There are two noteworthy shortcomings in the current proof-of-concept design: cube size and battery life. The current design has a side length of 65.3mm whereas the standard Rubik's cube has a side length of 57mm. In hindsight, I could have made a design that adheres to this measurement but I have already cut all the acrylic pieces by hand (most of which are tapered at 45 degrees on one or two of their faces), and I would rather not go through this laborious task again. After all this is merely a fun, proof-of-concept project.
Secondly, the short battery life (currently) prevents this project from being little more than a novelty. I am using a 3.7V 1800mAh lithium-ion battery; this was the largest single cell battery I could find that would fit in the interior cavity of the cube. This is a concern as 54 RGB LEDs will consume significant power, rough estimates put the expected operation time at about 30 minutes. To increase the battery life in future versions I will explore the possibility of using multiple smaller battery cells wired in parallel to form a "battery cube", this design would optimize the efficient use of the interior space. I have not done this in my current design as wiring (and charging) lithium-ion batteries in parallel is non-trivial can be dangerous if not done correctly; I do not currently have the knowledge or experience to feel safe doing this.
Future developments could include installing an inertial measurement unit (e.g. shake the cube in frustration to reset to the solved state), a Bluetooth/phone connection (for tracking speeds, logging progress data, and competing against friends), and a learning program: the cube makes a move and waits for the user to replicate it, repeating this process until the cube is solved (used to teach the user different Rubik’s cube solving algorithms).
Build Log 1: Fabricating PCBs
This build log documents the PCB design of the 6 identical boards for each of the 6 cube faces. Recall from the 'Project Details' section (above) that there will be a 7th central PCB that has a microcontroller and is responsible for power regulation. Each of the 6 cube-face boards have the following features:
- 9 WS2812B LEDs (datasheet)
- 2 MPR121 chips (datasheet)
- 18 through-holes for connecting brass capacitive touch sensors
- 4 mounting holes (M2 mounting bolts)
- Additional through-holes for inter-PCB cabling
Below are images of the top and bottom PCB traces (red and blue lines, respectively). Note that some traces appear to be touching, this is not the case; I merely used a screenshot and then poorly compressed the image.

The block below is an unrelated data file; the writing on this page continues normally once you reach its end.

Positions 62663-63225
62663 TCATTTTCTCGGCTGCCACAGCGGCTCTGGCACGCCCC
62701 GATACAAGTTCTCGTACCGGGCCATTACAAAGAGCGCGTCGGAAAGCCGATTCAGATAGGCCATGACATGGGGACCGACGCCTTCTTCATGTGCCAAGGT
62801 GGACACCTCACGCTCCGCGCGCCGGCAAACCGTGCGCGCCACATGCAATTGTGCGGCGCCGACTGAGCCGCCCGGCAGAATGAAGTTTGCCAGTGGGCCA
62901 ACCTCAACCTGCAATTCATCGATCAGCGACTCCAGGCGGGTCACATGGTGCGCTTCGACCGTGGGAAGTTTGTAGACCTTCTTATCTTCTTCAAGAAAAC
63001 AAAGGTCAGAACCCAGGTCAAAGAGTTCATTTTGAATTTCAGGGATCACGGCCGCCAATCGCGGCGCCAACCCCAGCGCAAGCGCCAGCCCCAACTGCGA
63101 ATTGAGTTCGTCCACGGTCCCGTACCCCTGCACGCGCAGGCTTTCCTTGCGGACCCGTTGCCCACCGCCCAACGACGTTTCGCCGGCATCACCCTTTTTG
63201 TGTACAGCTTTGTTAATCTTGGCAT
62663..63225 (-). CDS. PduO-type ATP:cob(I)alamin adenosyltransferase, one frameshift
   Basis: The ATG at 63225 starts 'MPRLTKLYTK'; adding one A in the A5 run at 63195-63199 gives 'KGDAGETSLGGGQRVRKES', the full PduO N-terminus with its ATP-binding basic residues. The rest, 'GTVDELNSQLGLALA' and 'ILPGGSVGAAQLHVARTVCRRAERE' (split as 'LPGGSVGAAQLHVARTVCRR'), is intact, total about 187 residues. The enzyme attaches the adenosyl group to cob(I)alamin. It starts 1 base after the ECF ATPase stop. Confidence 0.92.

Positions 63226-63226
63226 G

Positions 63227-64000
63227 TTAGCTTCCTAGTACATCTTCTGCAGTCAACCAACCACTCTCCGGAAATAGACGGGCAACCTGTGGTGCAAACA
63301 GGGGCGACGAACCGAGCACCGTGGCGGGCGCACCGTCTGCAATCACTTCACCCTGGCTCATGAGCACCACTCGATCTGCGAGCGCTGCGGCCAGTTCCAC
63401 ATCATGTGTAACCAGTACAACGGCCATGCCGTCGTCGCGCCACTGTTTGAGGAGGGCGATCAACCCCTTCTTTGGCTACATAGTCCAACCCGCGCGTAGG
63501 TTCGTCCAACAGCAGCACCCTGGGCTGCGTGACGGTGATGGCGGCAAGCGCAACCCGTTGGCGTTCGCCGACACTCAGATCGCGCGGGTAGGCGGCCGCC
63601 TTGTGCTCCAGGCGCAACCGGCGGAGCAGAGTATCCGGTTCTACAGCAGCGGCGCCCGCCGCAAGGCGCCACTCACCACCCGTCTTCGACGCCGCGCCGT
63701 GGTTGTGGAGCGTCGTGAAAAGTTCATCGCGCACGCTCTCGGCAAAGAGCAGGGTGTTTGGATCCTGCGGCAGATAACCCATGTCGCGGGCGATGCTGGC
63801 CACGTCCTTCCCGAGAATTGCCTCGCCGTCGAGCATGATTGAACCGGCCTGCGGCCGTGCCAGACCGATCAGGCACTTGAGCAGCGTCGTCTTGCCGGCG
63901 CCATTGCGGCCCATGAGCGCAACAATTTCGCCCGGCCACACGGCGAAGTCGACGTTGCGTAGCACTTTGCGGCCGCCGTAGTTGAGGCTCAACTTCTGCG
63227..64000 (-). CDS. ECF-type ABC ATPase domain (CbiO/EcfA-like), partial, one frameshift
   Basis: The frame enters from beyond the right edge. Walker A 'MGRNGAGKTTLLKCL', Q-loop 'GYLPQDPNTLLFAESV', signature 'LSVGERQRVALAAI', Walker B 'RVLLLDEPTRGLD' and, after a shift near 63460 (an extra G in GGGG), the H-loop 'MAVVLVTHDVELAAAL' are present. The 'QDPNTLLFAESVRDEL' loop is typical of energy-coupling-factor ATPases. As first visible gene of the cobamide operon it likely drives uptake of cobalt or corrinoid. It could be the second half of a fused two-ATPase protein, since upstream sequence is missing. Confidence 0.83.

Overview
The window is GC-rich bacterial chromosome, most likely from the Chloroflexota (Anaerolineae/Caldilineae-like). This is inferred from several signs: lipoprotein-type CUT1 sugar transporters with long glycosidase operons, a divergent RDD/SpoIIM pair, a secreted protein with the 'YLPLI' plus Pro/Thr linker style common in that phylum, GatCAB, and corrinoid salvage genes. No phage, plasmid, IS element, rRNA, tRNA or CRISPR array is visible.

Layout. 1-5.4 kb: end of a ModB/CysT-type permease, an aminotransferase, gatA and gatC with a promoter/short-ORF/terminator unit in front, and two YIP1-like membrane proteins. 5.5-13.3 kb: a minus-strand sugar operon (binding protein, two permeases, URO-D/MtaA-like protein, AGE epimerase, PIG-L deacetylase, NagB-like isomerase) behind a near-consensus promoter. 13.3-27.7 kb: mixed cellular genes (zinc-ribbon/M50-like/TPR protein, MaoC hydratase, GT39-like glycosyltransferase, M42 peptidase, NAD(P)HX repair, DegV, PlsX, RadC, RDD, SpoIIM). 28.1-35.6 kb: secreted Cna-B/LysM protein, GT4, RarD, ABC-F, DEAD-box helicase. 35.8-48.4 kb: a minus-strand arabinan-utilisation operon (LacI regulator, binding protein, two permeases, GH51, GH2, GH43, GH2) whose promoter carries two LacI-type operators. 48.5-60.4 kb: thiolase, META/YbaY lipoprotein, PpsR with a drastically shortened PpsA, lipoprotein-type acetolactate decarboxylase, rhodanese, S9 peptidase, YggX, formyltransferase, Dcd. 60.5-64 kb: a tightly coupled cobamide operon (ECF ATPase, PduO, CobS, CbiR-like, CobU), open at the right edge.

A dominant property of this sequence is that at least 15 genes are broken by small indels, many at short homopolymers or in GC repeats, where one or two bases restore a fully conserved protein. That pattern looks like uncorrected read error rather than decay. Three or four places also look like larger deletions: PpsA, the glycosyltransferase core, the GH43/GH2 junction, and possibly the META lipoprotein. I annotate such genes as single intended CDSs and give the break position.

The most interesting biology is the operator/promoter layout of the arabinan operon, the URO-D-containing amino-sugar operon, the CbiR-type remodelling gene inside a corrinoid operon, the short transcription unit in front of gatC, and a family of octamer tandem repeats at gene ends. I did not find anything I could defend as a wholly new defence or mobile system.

The topside has the 9 LEDs chained together and can then be connected to the neighbouring board, once connected there will be a continuous strip of 54 addressable LEDs instead of 6 segments of 9 LEDs. Matrix rotations will be used for calculations in the software.
The bottom side has two 12-channel MPR121 chips with different I2C addresses of 0x5B and 0x5C. These chips were chosen as the I2C protocol allows for easily checking the state of individual capacitive touch sensors as opposed to a convoluted multiplexing network. This will make developing the software that monitors for "swipes" easier (and faster). I unfortunately could not source an alternative 18-channel capacitive touch chip with I2C. If you wish to replicate this project please be aware that this chip is a legacy device and not recommended for new designs, however since this is a hobby project and not something I plan to make commercially this was not a concern (available for purchase here-as of Oct. 2020). Furthermore, on a personal level, I wanted to practice reflow soldering with a QFN chip (quad-flat no-leads).
Note that 6 of the 18 through-holes for connecting the brass capacitive touch sensors are on the edge of the board as castellated holes. While not my first preference this was the only way I could devise that connected the PCB to the corner capacitive touch sensors without interfering or block the light from the LEDs.
The PCBs were manufactured by OSH Park.
Assembling the PCBs was done with reflow soldering using a hot air gun. I would recommend doing the bottom side first to get the QFN packages out of the way. Below is an image of the assembled board mounted on a test rig.
Build Log 2:
Please stand by. Currently optimizing PCB design based on initial testing.